First Amendment Challenge to Ballot Expenditure Law
In Sampson v. Buescher, No. 08-1389, a First Amendment challenge to a Colorado law requiring that any group of two or more persons that had accepted or made contributions or expenditures exceeding $200 to support or oppose a ballot issue must register as an issue committee and report the names and addresses of anyone who contributes $20 or more, the court reversed summary judgment for defendants where there was virtually no proper governmental interest in imposing disclosure requirements on ballot-initiative committees that raised and expended so little money, and that limited interest cannot justify the burden that those requirements imposed on such a committee.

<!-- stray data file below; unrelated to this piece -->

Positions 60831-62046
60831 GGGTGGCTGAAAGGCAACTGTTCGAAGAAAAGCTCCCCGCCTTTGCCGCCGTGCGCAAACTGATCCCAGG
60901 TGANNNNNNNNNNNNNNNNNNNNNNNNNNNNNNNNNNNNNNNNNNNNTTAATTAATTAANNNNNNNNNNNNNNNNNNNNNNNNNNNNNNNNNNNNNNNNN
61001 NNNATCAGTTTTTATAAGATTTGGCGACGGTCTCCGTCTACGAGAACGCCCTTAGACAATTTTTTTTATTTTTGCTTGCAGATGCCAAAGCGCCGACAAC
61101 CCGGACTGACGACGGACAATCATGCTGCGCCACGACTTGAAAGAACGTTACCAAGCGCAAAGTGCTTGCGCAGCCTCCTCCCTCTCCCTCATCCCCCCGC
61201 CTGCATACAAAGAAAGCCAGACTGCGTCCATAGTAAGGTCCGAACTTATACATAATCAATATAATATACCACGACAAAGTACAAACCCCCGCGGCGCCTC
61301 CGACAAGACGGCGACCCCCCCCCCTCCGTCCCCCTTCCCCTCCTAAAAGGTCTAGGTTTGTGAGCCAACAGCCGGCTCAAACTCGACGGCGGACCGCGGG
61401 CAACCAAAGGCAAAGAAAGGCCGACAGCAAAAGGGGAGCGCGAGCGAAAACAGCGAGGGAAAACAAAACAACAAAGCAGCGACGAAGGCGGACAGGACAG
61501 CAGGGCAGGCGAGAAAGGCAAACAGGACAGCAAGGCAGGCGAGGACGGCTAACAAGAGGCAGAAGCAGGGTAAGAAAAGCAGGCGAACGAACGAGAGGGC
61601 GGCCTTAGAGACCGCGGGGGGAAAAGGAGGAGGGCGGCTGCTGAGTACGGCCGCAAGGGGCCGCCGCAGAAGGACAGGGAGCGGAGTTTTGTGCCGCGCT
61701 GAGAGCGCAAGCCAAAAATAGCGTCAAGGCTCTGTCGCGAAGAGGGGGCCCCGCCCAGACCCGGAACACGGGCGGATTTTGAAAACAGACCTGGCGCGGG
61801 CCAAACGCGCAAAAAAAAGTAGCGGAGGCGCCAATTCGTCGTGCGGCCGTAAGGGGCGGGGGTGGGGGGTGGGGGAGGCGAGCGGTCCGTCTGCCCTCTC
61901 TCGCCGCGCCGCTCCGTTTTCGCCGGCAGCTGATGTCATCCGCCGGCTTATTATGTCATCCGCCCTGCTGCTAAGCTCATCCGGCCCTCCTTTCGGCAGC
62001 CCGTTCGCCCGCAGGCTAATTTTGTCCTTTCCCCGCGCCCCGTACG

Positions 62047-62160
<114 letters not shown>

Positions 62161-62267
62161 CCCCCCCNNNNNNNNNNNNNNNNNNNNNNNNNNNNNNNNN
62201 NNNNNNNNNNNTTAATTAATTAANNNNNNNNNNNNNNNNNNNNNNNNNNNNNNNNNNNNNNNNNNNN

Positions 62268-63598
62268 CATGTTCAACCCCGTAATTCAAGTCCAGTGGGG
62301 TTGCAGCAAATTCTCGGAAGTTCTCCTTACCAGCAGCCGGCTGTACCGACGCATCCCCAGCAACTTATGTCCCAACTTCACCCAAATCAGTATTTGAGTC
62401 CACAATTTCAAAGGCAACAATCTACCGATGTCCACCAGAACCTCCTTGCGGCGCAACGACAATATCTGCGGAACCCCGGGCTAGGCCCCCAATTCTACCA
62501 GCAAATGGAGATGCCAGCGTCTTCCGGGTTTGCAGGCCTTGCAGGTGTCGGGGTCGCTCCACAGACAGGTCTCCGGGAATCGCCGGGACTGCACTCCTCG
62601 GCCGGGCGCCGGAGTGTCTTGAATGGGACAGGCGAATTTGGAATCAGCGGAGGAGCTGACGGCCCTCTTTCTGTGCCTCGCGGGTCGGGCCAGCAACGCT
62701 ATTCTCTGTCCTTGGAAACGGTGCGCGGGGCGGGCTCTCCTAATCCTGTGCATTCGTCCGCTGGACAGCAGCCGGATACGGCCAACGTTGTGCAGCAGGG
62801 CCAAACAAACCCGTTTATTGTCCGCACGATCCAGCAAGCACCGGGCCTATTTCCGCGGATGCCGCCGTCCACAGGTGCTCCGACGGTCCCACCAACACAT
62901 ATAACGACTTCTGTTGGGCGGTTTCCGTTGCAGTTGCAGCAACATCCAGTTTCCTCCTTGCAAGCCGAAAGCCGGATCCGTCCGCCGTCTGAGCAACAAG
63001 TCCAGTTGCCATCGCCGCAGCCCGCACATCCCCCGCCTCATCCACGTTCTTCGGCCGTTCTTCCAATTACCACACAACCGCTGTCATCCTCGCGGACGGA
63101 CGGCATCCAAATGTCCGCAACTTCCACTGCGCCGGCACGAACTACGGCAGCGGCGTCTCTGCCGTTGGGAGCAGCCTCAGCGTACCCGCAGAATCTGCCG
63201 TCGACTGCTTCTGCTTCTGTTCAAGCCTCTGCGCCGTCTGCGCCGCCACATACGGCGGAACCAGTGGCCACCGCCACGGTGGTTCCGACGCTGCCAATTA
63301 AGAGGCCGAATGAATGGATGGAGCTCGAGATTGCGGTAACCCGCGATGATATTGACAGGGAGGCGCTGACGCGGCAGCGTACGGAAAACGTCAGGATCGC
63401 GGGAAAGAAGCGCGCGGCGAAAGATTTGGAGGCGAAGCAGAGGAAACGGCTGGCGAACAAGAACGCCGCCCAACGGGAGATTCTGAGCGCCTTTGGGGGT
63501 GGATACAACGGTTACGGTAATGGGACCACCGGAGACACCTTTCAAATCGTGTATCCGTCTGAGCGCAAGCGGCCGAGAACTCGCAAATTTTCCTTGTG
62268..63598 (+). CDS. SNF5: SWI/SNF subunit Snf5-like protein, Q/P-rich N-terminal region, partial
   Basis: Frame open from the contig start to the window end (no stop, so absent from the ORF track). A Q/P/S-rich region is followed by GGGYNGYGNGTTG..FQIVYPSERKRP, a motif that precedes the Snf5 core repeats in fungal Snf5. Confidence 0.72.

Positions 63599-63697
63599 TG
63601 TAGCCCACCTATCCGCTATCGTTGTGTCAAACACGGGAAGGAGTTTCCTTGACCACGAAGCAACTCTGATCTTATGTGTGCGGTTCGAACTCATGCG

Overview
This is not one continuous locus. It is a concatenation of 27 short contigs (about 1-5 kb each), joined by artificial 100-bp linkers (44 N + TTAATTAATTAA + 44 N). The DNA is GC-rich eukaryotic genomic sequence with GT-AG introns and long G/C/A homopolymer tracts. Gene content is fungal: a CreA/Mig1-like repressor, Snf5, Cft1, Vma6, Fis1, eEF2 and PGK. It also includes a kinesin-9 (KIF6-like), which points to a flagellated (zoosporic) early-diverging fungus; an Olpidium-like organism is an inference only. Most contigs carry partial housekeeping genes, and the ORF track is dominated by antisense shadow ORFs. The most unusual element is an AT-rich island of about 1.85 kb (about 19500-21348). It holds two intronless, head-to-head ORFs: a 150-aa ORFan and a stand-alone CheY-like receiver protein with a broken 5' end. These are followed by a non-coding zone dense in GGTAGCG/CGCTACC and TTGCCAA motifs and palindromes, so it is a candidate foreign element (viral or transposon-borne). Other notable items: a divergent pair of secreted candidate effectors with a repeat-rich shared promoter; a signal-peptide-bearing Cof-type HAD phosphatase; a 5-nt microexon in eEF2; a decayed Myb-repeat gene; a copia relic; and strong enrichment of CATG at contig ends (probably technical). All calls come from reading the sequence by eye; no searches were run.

As the court wrote: "There is nothing novel about requiring election campaign committees in
this country to file periodic reports, including disclosures of names of contributors and the amount contributed. Many judicial decisions have considered whether particular reporting and disclosure requirements can withstand scrutiny under the First Amendment. The great bulk of those decisions, however, concern committees that are working for or against candidates for public office."